Updated: Apr 2, 2021
By Maureen Kalbus
Sheltering at home during Holy Week, I am reflecting on Easter over decades and in different locations. As an adult, I always sought out churches that offered a Communion Service on Maundy Thursday, as that was when Jesus first instituted the sacrament with the disciples in the Upper Room. A few years ago at F.P.C.S.A., following Jesus’ example of washing the disciples’ feet, washing of the feet was offered to church members in the Memorial Garden. It was a truly meaningful experience. Joanne washed feet, and I dried them. That was humbling.
An unforgettable hymn by Tom Colvin, set to a Ghanian folk melody, paints the picture:
“Kneels at the feet of His friends, silently washes their feet.
Master who acts as a slave to them…
Jesu, Jesu, fill us with your love, show us how to serve the neighbors we have from you
Neighbors are wealthy and poor, varied in color and race;
neighbors are near us and far away…
These are the ones we should serve, these are the ones we should love;
all these are neighbors to us and you…
Loving puts us on our knees, willing to wash others’ feet;
this is the way we should live like you…”
On Good Friday, I also looked for churches that held services. In Northern Ireland and Australia, everything was closed on the sacred day: schools, shops, businesses and banks...giving people the opportunity to attend church, and reflect. In both countries a bakery speciality was hot cross buns. During Holy week, the aroma around bakeries was scrumptious!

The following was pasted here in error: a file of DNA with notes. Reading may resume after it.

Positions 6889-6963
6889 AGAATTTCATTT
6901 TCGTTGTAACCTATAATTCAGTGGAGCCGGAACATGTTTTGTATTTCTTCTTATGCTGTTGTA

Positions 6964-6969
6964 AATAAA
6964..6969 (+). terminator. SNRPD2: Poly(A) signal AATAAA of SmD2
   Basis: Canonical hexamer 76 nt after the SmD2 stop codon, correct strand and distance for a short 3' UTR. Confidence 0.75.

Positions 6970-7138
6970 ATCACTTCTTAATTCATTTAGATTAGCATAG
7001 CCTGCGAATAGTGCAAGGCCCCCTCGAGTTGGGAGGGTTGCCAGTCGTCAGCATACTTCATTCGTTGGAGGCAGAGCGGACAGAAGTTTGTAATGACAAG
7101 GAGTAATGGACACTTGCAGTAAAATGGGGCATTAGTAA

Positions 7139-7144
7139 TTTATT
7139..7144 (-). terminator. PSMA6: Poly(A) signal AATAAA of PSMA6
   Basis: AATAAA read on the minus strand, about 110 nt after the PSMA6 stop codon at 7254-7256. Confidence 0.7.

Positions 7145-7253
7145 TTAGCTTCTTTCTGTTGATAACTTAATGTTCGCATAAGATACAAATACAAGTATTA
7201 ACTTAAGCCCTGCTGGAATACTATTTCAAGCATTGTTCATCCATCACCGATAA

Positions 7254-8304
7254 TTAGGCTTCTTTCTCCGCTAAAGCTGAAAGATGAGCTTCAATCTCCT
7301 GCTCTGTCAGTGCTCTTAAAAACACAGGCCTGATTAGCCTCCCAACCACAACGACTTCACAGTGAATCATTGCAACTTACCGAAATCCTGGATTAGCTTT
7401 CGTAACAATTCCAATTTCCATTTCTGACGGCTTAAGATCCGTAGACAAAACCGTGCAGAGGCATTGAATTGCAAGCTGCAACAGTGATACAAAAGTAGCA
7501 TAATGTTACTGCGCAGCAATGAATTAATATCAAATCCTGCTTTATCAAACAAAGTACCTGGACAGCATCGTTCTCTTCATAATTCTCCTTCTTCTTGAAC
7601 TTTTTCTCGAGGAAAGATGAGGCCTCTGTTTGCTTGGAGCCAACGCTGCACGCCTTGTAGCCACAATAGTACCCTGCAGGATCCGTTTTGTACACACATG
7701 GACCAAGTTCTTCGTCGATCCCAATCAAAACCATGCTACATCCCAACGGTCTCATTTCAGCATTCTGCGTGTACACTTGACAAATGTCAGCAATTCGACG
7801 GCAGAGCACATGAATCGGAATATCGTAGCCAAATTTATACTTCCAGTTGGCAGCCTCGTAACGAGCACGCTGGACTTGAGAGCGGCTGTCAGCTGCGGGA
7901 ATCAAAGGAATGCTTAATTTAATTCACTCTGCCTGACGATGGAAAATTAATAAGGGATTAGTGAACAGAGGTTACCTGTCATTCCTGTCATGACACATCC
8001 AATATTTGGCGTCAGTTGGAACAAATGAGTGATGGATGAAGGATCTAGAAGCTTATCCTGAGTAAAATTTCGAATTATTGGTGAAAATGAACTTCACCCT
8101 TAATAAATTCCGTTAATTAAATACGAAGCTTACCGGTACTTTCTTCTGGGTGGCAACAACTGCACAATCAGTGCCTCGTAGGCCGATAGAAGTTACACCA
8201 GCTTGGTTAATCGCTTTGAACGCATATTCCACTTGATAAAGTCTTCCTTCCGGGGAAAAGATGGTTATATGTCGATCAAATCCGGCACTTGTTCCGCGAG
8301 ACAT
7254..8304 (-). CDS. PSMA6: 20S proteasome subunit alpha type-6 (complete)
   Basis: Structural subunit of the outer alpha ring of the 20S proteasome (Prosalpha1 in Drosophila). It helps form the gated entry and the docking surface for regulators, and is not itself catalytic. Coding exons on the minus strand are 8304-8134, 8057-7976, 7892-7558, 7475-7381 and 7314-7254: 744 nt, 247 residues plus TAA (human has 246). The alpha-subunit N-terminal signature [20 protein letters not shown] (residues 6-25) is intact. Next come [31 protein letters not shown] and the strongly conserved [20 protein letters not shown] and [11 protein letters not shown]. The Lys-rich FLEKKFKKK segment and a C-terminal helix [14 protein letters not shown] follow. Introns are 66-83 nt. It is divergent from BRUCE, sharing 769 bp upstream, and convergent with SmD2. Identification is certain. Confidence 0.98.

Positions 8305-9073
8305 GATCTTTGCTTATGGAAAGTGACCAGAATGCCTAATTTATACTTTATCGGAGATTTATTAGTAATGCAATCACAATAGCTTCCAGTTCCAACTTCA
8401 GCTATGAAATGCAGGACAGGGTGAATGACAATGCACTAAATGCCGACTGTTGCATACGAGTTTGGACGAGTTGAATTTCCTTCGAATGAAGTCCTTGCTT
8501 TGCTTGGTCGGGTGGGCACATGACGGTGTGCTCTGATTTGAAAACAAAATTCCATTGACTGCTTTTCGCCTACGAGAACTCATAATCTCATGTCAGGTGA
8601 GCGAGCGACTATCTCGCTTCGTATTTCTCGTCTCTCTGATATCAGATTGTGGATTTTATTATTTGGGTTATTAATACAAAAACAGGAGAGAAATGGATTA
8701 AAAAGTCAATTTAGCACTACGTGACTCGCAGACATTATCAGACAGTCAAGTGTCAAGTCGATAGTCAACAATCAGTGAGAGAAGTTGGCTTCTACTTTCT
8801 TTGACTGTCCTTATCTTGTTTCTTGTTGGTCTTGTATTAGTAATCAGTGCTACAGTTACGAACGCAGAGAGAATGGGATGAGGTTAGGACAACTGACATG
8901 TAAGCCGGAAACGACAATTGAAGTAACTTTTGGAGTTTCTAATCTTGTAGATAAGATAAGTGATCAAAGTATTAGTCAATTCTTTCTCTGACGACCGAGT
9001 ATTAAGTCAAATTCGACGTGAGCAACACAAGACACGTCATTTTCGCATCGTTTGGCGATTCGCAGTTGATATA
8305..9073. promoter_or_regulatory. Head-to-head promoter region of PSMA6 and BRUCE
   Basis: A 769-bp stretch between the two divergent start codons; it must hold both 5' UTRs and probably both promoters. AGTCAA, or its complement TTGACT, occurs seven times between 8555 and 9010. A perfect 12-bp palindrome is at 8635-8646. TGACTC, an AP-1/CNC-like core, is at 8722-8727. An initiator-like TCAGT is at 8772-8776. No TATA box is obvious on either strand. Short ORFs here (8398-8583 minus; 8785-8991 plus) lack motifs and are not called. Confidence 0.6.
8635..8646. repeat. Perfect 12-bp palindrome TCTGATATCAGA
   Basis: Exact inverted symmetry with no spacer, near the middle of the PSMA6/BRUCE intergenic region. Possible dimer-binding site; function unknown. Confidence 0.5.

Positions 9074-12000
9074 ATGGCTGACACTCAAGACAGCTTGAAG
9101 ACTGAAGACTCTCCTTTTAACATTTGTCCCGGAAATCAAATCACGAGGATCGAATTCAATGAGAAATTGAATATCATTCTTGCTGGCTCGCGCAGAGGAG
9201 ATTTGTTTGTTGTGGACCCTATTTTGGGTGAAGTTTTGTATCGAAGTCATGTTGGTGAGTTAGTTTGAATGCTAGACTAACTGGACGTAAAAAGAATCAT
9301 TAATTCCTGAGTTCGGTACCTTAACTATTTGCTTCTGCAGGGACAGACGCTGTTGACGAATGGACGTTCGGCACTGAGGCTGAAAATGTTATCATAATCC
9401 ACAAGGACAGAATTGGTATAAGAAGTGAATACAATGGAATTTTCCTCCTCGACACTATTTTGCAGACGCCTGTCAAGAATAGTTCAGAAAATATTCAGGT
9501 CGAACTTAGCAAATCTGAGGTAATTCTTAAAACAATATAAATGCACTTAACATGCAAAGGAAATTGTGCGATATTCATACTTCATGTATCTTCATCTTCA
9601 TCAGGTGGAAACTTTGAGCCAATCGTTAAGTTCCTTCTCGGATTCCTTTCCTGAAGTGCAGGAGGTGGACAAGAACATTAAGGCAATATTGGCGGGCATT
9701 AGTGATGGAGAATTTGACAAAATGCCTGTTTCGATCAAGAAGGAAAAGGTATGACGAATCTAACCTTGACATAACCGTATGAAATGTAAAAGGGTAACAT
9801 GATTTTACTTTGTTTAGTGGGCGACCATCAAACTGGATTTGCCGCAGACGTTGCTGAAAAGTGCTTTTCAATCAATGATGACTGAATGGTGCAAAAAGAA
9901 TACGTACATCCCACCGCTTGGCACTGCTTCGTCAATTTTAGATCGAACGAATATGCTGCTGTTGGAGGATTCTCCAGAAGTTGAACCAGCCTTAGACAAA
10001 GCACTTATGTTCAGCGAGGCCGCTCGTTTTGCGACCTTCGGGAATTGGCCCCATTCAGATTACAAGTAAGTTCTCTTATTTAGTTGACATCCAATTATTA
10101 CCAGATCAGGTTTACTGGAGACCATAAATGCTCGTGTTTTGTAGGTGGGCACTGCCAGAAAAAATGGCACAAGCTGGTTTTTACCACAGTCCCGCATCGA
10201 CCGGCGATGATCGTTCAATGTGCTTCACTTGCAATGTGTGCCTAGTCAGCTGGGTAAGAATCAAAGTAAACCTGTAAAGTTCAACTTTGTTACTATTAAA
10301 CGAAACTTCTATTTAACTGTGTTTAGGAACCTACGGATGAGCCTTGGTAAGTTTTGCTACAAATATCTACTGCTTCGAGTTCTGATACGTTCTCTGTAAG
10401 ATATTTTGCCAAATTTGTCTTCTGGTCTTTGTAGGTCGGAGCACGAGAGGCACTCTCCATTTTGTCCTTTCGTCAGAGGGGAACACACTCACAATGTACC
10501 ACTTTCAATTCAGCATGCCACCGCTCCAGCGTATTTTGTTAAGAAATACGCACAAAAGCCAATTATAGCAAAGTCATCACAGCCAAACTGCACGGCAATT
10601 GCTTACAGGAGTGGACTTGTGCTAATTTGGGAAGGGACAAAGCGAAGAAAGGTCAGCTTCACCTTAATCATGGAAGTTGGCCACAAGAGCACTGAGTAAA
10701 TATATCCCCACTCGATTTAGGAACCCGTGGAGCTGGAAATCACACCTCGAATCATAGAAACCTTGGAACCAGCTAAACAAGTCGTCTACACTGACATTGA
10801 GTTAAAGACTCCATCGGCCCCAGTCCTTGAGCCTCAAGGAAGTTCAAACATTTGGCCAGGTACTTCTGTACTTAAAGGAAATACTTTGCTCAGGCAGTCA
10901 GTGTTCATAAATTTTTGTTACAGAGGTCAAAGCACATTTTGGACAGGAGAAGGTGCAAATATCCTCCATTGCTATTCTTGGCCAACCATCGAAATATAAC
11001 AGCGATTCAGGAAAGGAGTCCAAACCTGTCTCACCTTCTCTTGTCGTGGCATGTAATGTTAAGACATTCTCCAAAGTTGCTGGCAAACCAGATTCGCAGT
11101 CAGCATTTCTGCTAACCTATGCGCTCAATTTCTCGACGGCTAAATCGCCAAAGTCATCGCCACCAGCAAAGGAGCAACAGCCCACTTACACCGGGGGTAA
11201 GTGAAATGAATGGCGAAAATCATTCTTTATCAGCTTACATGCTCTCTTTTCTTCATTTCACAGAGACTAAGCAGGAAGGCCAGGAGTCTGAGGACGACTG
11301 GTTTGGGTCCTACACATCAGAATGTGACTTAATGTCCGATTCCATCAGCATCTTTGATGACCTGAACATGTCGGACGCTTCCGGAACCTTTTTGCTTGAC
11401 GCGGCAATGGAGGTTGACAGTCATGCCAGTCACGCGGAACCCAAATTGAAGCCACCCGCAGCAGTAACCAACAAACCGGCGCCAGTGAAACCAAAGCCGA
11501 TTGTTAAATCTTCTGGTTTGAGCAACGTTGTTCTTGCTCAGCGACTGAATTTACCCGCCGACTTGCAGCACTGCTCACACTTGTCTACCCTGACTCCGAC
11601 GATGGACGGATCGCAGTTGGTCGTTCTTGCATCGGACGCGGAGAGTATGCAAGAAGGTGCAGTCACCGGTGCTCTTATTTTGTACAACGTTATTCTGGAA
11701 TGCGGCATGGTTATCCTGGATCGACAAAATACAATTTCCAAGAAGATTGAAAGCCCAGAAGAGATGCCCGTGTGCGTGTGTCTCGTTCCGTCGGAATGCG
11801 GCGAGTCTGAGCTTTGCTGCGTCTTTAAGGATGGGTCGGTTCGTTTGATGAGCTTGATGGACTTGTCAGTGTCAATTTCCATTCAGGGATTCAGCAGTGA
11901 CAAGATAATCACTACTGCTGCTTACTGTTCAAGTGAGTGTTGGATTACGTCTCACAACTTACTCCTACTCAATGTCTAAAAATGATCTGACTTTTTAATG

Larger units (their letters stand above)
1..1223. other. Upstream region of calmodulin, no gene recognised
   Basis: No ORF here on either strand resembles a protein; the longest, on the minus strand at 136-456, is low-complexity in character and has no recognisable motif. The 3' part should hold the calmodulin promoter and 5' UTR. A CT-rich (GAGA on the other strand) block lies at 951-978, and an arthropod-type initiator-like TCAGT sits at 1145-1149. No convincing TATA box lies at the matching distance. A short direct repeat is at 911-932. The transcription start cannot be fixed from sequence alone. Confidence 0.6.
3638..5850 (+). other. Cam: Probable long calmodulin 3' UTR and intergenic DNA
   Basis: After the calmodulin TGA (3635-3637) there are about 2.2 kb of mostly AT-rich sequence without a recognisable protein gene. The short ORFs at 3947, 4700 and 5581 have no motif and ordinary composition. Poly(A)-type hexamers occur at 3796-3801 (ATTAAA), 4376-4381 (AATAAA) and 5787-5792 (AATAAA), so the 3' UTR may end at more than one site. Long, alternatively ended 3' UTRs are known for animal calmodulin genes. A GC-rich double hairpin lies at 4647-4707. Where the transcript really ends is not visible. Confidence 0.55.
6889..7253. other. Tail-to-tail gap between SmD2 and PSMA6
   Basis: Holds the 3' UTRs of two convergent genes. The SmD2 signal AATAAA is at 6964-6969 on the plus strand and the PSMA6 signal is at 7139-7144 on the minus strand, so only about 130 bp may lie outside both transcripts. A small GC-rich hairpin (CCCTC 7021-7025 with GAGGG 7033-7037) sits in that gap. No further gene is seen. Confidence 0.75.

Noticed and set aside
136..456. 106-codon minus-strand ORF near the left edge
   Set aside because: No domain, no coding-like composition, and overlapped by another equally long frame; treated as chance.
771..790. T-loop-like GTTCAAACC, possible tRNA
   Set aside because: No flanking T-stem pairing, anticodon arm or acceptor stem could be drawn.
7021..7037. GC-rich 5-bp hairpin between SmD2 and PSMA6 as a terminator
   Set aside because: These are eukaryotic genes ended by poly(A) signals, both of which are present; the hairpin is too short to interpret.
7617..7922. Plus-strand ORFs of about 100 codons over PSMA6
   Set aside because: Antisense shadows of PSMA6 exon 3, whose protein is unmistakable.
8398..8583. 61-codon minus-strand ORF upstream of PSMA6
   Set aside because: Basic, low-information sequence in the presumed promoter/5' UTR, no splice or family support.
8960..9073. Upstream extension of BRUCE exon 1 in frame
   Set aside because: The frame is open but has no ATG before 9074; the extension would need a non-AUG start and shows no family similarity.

The wife of the Bishop of Londonderry and Raphoe, penned a hymn I grew up with:
“There is a green hill far away, without a city wall.
Where the dear Lord was crucified , who died to save us all…
He died that we might be forgiven, he died to make us good, that we might go at last to heaven, saved by His precious blood…”
The walled city of Londonderry provoked her to think of Jerusalem, another walled city.
Other favorites were George Bennard’s “The Old Rugged Cross”:
“On a hill far away, stood an old rugged cross
The emblem of suffering and shame,
And I love that old cross, where the dearest and best
For a world of lost sinners was slain.
So I’ll cherish the old rugged cross,
Till my trophies at last I lay down.
I will cling to the old rugged cross
And exchange it one day for a crown.”
and Elizabeth Cecilia Douglas Clephane’s
“Beneath the cross of Jesus, I fain would take my stand,
the shadow of a mighty rock within a weary land;
a home within the wilderness, a rest upon the way,
from the burning of the noontime heat, and the burden of the day.”
Our church has caringly created Zoom services at 7 pm on Maundy Thursday and Good Friday. Additionally, the church itself will be open on Good Friday, 12 noon - 3 pm, for those wanting to come in and silently reflect. Hosts will ensure safety protocols are followed. I look forward to all.